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Marine Ecology Progress Series

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MEPS 316:257-268 (2006)  -  doi:10.3354/meps316257

European marine biodiversity inventory and taxonomic resources: state of the art and gaps in knowledge

Mark J. Costello1,2,*, Philippe Bouchet3, Chris S. Emblow2, Anastasios Legakis4

1Leigh Marine Laboratory, University of Auckland, PO Box 349, Warkworth, New Zealand
2Ecological Consultancy Services Ltd (EcoServe), Unit B19 KCR Industrial Estate, Kimmage, Dublin 12, Ireland
3Muséum National d’Histoire Naturelle, Taxonomy-Collections Unit, CP51, 55 rue Buffon, 75005 Paris, France
4Zoological Museum, Department of Biology, University of Athens, Panepistimioupolis, Athens 15784, Greece

ABSTRACT: The European Register of Marine Species (ERMS) project has compiled a list of marine species in Europe and a bibliography of marine species identification guides. ERMS has also surveyed species identification and taxonomic expertise, and the state of marine species collections in Europe. A total of 29713 species-level taxa were catalogued from European seas. Overall, 90% of the taxon checklists were satisfactory, but non-halacarid Acarina, diatoms, lichens and cyanobacteria were not included, and geographical coverage of the European seas was incomplete for Rotifera and Brachiopoda. Lists that would benefit from further input include (1) those that have not yet been checked by an expert on European fauna, namely lists of the non-epicarid Isopoda, Cephalochordata, Appendicularia, Hemichordata, Hirudinea, Gnathostomulida, Ctenophora and Placozoa; (2) preliminary lists, including some of the above and lists of protists; and (3) lists with many species but which have been reviewed by only a few experts. These gaps are now being addressed in an online version of ERMS ( The bibliography of 842 identification guides shows that there are fewer guides for southern European seas, although they contain more species, than for those in northern Europe. Adequate guides for all of Europe’s seas exist only for fishes. New guides are especially needed for the species-rich, but small-sized taxa, such as polychaete, oligochaete and turbellarian worms, and harpacticoid copepods. A database of >600 experts (individuals who stated themselves to be experts) and a subset of these recognised by their peers as being taxonomic experts was established. While there were generally more experts for taxa with a large number of species, there was no correlation between the number of taxonomists and the number of species per taxon; some taxa with thousands of species are studied by relatively few taxonomists. Such gaps in marine biodiversity knowledge and resources must be addressed by funding the production of additional species identification guides.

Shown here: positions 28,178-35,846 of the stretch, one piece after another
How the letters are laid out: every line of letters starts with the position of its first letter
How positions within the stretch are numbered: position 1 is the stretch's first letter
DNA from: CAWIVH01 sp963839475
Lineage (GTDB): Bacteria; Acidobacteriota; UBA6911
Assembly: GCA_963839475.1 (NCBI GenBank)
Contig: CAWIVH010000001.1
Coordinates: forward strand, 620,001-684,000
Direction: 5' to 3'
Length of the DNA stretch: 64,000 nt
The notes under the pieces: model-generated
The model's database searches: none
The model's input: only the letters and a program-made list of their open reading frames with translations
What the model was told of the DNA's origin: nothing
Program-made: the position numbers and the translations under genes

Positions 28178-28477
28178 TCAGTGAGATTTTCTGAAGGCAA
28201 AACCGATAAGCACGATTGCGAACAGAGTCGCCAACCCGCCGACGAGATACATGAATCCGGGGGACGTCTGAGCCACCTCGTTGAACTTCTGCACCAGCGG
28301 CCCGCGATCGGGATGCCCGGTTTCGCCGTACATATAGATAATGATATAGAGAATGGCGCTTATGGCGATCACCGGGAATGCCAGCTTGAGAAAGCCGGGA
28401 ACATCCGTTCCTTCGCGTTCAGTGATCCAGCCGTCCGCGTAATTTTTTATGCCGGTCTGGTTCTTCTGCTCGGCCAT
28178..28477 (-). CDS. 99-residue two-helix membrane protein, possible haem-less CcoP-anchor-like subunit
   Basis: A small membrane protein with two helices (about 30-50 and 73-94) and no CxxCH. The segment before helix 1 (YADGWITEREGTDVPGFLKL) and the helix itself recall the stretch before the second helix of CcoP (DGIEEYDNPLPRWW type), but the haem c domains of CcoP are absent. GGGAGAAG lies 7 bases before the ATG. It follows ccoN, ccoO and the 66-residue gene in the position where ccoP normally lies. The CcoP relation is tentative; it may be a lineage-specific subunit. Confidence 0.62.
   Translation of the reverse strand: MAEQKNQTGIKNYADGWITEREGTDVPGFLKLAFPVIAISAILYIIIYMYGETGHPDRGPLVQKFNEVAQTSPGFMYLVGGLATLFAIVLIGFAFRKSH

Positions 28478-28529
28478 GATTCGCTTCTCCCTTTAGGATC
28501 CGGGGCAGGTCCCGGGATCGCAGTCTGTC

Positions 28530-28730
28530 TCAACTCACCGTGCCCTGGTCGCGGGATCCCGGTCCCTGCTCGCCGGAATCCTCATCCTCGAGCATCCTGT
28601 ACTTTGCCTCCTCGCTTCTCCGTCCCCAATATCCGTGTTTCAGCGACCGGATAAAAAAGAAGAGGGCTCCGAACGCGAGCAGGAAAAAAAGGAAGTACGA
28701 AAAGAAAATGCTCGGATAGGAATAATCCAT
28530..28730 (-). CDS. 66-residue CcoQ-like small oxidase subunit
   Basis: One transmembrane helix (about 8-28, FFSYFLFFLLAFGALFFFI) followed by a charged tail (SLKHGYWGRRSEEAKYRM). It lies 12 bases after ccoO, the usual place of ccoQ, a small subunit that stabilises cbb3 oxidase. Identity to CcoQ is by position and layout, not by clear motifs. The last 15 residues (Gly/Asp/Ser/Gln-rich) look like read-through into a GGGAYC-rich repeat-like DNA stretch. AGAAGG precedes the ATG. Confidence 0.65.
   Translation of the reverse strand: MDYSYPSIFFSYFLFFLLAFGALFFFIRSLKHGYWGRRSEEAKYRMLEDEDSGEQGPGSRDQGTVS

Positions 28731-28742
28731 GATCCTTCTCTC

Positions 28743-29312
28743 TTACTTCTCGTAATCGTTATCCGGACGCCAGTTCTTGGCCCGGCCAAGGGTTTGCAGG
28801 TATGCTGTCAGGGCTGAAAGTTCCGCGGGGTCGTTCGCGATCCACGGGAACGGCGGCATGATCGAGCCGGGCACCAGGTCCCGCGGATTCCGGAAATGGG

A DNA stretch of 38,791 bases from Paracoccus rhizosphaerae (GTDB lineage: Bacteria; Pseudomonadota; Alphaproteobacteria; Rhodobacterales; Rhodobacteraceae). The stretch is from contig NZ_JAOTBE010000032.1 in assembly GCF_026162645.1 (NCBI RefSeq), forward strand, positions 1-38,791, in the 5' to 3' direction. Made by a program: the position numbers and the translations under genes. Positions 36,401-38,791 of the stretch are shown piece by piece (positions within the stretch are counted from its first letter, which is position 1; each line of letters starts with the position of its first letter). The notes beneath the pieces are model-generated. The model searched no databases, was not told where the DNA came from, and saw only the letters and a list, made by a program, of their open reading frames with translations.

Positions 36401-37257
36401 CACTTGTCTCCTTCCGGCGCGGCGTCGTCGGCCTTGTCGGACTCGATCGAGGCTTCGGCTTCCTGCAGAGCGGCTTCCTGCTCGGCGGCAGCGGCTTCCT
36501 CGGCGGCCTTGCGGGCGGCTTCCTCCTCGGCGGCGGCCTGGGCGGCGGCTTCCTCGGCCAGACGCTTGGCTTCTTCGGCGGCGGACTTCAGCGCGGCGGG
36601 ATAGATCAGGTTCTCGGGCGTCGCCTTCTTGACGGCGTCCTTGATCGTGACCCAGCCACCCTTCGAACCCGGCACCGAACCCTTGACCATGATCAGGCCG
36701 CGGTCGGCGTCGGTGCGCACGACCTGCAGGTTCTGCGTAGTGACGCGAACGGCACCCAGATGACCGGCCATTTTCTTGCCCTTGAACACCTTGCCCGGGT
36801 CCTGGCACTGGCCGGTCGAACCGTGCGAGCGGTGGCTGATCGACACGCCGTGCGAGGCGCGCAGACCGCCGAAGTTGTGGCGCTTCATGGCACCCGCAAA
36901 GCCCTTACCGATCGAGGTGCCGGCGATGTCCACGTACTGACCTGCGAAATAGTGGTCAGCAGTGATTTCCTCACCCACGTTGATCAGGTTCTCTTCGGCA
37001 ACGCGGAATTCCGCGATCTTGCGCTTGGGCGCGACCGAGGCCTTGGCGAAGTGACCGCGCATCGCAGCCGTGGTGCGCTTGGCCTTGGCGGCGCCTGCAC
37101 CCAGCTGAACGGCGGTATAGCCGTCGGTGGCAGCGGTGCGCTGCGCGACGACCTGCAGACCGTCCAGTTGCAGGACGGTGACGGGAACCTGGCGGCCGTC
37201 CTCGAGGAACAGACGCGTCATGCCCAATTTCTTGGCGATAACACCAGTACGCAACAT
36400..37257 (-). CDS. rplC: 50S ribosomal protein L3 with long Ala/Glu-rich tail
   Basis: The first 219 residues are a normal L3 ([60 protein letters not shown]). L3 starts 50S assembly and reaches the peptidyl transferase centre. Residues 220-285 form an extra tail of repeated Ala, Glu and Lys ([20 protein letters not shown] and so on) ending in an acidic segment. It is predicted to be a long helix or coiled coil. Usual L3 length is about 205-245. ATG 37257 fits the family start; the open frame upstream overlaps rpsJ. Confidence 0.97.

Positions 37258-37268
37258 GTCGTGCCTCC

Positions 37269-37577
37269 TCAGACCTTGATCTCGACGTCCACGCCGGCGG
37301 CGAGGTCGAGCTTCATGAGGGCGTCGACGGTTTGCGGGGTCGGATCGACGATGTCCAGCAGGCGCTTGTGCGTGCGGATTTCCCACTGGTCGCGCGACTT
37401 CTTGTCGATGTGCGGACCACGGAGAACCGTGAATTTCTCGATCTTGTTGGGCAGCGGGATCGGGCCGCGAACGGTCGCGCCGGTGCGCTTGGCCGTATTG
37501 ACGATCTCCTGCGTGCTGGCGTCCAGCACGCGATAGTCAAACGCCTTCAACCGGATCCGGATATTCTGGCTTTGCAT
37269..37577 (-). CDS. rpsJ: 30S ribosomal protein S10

KEY WORDS: Database · Species · Taxonomy · Identification

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